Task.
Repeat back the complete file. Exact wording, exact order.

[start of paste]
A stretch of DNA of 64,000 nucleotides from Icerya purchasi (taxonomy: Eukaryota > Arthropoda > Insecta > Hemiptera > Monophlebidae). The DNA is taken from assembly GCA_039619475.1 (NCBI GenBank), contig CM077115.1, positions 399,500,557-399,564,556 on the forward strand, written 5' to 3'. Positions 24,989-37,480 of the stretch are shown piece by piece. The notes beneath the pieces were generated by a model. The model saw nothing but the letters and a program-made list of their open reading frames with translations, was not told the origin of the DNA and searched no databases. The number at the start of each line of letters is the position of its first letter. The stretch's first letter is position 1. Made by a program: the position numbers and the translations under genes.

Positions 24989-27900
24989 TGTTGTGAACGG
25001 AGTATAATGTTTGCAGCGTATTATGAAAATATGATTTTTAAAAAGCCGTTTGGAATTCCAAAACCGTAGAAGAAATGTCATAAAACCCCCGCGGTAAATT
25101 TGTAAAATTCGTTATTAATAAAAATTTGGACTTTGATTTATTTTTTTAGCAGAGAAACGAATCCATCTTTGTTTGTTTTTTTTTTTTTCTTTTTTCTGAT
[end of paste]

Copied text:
A stretch of DNA of 64,000 nucleotides from Icerya purchasi (taxonomy: Eukaryota > Arthropoda > Insecta > Hemiptera > Monophlebidae). The DNA is taken from assembly GCA_039619475.1 (NCBI GenBank), contig CM077115.1, positions 399,500,557-399,564,556 on the forward strand, written 5' to 3'. Positions 24,989-37,480 of the stretch are shown piece by piece. The notes beneath the pieces were generated by a model. The model saw nothing but the letters and a program-made list of their open reading frames with translations, was not told the origin of the DNA and searched no databases. The number at the start of each line of letters is the position of its first letter. The stretch's first letter is position 1. Made by a program: the position numbers and the translations under genes.

Positions 24989-27900
24989 TGTTGTGAACGG
25001 AGTATAATGTTTGCAGCGTATTATGAAAATATGATTTTTAAAAAGCCGTTTGGAATTCCAAAACCGTAGAAGAAATGTCATAAAACCCCCGCGGTAAATT
25101 TGTAAAATTCGTTATTAATAAAAATTTGGACTTTGATTTATTTTTTTAGCAGAGAAACGAATCCATCTTTGTTTGTTTTTTTTTTTTTCTTTTTTCTGAT